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12 Diagosis devastating. Family memories of reduced life expectancy & complications. We said children could have long lives. Now in mainstream schools – we visited. Less information before internet – most for adults. We created own - still addressed to adults.
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13 Main changes in 1990s: Move to healthy eating – vague – so I kept track of carbohydrate. First blood testing machines. Awareness re fibre. Couldn`t vary food much because tied to 2 injections. Encouraged to replace fat with carbohydrate…
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14 …before hadn`t bothered re fat. Awareness of heart disease & lipids. Avoided fast carbohydrates & fat, but enough carbohydrates for growth. Retained pre-diagnosis diet if not overweight, avoiding sweets…
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15 …& specialist products. Fed to appetite – sometimes adjusted insulin.
Specialist products lost favour - high fat, expensive, sorbitol laxative.
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16 Drinks with new sweeteners available to general public.
‘Healthy eating` doesn`t address quantity. We tried to address quality & quantity. Now emphasis on carbohydrate counting…
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17 …but not return to past - new emphasis on glycaemic index.
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18 Focussed on healthy eating - but some foods lift blood sugars more quickly. More insulins . Introduced basal bolus - didn`t count carbohydrate. After 2000, long-acting insulins plus short-acting with meals - people could eat what liked, count carbohydrate & adjust insulin.
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19 When growing, need for insulin to match greater carbohydrate. Children slow to change to more injections. Now newly-diagnosed begin on multiple injections. Carbohydrate-counting essential: need for maths worrying…
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20 …give set doses to some, but reduces benefit. DAFNE courses for adults – some eat unhealthily & adjust insulin; some eat healthily & benefit from flexibility. New insulins may change management, but currently need to count carbohydrate.
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21 Adjust advice for Asian diet. More overweight children with Type 2. Stress this isn`t ‘mild` diabetes.
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22 Type 1 doubled since 1990. In 1990, no Type 2s – now 5%. More diabetes combined with coeliac disease & secondary to other conditions.
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23 Type 1 still misdiagnosed by GPs. Children do well at sports – more normal life than 1990. 30 years ago, girls advised against pregnancy.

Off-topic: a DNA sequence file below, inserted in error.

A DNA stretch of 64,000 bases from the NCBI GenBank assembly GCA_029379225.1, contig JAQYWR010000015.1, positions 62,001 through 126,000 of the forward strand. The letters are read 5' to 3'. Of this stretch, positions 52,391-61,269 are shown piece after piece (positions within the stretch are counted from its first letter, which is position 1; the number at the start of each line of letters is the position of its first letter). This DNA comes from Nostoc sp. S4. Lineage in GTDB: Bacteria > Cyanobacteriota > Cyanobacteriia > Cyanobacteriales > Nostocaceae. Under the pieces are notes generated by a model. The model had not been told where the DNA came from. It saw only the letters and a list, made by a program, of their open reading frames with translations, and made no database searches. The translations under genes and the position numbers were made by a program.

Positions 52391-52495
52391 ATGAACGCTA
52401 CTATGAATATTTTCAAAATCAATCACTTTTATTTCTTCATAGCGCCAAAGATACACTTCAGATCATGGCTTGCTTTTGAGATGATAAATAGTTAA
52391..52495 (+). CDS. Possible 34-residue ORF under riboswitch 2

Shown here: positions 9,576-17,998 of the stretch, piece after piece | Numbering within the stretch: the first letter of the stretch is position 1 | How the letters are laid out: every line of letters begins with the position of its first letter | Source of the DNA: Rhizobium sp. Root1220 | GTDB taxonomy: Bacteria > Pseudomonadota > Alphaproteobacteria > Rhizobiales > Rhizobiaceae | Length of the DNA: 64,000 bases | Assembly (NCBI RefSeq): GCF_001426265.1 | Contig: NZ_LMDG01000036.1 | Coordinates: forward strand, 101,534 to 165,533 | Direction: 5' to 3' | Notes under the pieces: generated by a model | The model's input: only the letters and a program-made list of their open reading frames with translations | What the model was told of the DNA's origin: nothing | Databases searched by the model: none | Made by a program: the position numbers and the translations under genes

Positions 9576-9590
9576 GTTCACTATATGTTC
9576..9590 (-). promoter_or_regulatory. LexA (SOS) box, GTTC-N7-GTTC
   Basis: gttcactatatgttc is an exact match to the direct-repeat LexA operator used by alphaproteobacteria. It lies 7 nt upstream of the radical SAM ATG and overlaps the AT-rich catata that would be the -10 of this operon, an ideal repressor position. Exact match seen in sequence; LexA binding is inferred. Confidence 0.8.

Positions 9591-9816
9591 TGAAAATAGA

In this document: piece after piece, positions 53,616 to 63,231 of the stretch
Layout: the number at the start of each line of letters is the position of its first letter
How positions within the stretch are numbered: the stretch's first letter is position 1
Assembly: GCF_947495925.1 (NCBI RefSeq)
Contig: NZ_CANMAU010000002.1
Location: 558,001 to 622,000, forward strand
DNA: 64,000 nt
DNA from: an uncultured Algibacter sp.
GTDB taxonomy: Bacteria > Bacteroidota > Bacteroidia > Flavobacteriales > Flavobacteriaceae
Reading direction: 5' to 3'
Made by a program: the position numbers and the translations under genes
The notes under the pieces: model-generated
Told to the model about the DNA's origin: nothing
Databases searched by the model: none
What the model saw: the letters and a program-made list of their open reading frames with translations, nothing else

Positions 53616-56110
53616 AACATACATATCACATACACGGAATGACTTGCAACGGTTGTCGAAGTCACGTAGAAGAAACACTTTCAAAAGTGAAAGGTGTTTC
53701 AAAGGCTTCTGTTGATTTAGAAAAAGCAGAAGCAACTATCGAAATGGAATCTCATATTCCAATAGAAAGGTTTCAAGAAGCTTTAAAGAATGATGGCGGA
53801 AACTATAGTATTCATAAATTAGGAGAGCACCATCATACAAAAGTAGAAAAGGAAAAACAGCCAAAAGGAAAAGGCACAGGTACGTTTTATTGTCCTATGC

At DAFNE course saw different ways people have managed. Current management better for children, though must visit schools to advise on multiple injections.
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24 NHS can`t afford much home visiting. Poor attendance at outpatients. Families need to be more responsible.
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25 Home visits have pros & cons. Less home visiting might mean more school visiting & group sessions in holidays.
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26 Not many new babies, but many under one. Help with breast-feeding, weaning, ‘terrible twos`. Will start multiple injections, but I worry re future effect of ‘no food, no injections`…
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27 …even with twice-daily – wanted them to have insulin before food.
Next issues at school – sweets, erratic exercise. Parents encouraged to treat all children same. Early adolescence hard – balancing independence/dependence.
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28 Teens difficult - social life etc. Diabetes affects attitude to food. Multiple injections should help. Leaving home or starting work difficult. If well-adjusted & grown, we`ve succeeded. When I began, didn`t grow well, have full job opportunities, or expect children.
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29 Trials showed control avoids complications. Clearer aims – HbA1c. More monitoring & screening. Better insulins & delivery. Can`t avoid concern re carbohydrate.
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Transcript
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Extras
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CV